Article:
STP645

    Analysis of Fracture Morphology of Hydrogen-Assisted Cracking in Steel and Its Welds

    Published: Jan 1978


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    Abstract

    The relationships between fracture morphology of hydrogen-assisted cracking, microstructure, and crystallographic orientation were investigated using the scanning electron microscope.

    In the fracture morphology of hydrogen-assisted cracking, quasicleavage fracture, intergranular fracture, and dimple rupture were observed. In the quasicleavage fracture caused by hydrogen, subcracks often were observed along the boundary of martensite lath or ferrite lath, or both, and at the interface between the matrix and carbides.

    The unit fracture facet for hydrogen-assisted cracking, therefore, was defined as the region between subcracks. The unit fracture facet for hydrogen-assisted cracking was smaller than that for cleavage fracture of martensite, upper bainite, and bainitic ferrite. Using the etch pit method the crystallographic orientation of the fracture morphology of hydrogen-assisted cracking was found to be the {110} plane.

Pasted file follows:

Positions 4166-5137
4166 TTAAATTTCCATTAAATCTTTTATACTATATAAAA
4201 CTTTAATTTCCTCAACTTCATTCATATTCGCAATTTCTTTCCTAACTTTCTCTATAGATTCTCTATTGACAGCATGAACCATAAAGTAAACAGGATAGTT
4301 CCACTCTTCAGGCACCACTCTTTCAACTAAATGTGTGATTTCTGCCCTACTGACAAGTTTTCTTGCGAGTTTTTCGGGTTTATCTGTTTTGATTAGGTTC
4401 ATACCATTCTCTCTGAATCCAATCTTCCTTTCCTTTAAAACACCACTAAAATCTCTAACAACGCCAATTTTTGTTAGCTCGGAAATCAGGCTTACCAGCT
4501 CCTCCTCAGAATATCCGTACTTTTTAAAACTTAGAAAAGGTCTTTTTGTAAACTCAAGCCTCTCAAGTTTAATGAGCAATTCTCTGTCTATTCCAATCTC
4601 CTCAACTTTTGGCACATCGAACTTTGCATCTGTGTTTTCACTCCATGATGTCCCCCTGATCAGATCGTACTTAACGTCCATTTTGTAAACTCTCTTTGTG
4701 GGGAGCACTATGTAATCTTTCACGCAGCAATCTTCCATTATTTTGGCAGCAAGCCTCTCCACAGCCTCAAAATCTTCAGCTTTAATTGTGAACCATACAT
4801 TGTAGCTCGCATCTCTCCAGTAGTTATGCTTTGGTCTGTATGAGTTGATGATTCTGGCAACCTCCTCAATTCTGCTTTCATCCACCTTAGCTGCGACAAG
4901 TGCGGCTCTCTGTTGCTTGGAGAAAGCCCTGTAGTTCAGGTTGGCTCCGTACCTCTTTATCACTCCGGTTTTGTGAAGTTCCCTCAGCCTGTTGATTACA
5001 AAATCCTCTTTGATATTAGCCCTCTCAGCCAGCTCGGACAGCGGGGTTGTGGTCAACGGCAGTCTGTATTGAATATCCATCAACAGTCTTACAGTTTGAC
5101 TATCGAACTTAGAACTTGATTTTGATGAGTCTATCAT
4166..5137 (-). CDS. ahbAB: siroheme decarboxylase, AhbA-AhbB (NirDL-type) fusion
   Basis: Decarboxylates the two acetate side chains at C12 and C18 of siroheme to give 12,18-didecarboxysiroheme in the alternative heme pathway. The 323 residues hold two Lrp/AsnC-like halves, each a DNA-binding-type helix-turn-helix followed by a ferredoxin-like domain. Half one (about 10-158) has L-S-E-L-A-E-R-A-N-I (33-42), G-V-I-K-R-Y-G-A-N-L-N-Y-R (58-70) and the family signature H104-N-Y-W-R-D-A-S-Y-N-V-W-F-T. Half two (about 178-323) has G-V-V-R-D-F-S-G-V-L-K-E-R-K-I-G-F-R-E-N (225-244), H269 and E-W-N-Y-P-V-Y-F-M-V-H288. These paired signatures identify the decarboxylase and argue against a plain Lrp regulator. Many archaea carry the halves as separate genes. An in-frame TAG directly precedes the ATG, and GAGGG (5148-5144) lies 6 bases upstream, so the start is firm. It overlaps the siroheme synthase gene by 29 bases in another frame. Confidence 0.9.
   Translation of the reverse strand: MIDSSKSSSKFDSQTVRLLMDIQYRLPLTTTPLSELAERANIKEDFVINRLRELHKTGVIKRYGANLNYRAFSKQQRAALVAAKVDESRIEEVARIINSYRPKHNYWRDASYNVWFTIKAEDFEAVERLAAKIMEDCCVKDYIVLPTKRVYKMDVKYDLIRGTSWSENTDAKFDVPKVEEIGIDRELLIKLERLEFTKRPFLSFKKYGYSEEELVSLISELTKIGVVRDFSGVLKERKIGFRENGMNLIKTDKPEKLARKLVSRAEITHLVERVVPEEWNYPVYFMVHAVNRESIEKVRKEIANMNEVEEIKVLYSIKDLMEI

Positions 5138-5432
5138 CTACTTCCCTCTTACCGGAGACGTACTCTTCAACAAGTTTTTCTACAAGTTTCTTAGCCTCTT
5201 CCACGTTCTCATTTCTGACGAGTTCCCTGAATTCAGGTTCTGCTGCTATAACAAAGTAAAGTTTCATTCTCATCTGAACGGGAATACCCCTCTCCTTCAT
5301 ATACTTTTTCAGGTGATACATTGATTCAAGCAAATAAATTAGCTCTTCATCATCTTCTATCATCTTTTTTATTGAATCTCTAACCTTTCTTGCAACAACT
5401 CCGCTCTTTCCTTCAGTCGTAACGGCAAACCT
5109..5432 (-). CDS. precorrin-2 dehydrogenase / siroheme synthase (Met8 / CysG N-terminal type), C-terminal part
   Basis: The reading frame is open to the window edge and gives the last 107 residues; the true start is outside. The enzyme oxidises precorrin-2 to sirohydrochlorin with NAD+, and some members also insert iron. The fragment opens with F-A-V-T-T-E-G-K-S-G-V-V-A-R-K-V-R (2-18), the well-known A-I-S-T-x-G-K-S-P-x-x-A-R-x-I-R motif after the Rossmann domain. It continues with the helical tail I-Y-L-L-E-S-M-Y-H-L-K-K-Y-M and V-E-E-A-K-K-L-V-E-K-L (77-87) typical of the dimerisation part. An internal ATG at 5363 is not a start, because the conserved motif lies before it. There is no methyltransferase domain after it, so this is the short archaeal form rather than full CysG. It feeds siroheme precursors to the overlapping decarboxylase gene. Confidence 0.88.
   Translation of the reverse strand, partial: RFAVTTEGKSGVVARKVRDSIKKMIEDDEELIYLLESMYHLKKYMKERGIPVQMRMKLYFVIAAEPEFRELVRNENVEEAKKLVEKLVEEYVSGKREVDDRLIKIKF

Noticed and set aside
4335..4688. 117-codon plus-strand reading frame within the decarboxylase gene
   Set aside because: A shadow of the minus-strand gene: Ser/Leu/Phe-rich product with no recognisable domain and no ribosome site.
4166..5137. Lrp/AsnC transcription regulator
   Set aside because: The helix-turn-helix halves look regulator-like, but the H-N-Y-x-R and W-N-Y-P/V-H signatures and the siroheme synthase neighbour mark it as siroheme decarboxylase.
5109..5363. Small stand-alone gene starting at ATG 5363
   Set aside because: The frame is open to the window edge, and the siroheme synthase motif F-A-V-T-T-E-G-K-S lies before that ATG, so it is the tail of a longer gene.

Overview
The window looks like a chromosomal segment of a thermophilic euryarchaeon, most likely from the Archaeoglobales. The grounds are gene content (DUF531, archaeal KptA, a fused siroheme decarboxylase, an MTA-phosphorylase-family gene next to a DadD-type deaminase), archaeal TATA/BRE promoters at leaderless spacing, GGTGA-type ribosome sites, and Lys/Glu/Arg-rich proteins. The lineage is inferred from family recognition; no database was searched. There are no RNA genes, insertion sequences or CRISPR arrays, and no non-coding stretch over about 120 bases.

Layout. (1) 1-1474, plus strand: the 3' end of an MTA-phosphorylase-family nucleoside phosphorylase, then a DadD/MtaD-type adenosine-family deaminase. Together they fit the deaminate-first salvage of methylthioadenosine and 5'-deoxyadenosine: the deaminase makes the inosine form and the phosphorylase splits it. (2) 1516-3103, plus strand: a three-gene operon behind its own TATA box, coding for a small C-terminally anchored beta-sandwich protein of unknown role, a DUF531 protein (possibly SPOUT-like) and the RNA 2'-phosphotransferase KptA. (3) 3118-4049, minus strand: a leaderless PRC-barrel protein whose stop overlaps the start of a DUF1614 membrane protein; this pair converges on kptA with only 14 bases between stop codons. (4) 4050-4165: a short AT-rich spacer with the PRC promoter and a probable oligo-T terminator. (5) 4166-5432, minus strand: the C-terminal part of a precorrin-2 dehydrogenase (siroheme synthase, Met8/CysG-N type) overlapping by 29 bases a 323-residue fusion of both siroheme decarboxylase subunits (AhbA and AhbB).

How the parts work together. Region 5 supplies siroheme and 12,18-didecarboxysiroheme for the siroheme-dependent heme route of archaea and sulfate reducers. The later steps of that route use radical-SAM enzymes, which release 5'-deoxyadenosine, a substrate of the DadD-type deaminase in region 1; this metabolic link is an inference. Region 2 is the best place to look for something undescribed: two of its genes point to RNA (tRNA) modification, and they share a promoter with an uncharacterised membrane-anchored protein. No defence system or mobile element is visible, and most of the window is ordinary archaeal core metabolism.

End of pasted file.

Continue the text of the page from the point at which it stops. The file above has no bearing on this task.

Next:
The fracture morphologies of hydrogen-assisted cracking can be categorized as one of four types, each of which can be explained by the microscopic diffusion behavior of hydrogen.

    Keywords:

    hydrogen embrittlement, fractography, crystallography, orientation, three-point bending test, implant weld cold cracking test, cleavage, fractures (materials), subcrack, unit fracture facet, hydrogen cold-work-peak height


    Author Information:

    Kikuta, Y
    Professor and associate professorDrs. of Engineering, Osaka University, Osaka,

    Araki, T
    Professor and associate professorDrs. of Engineering, Osaka University, Osaka,

    Kuroda, T
    Research instructor and Dr. of Engineering, Welding Research Institute of Osaka University, Osaka,


    Paper ID: STP38088S

    Committee/Subcommittee: E08.03

    DOI: 10.1520/STP38088S


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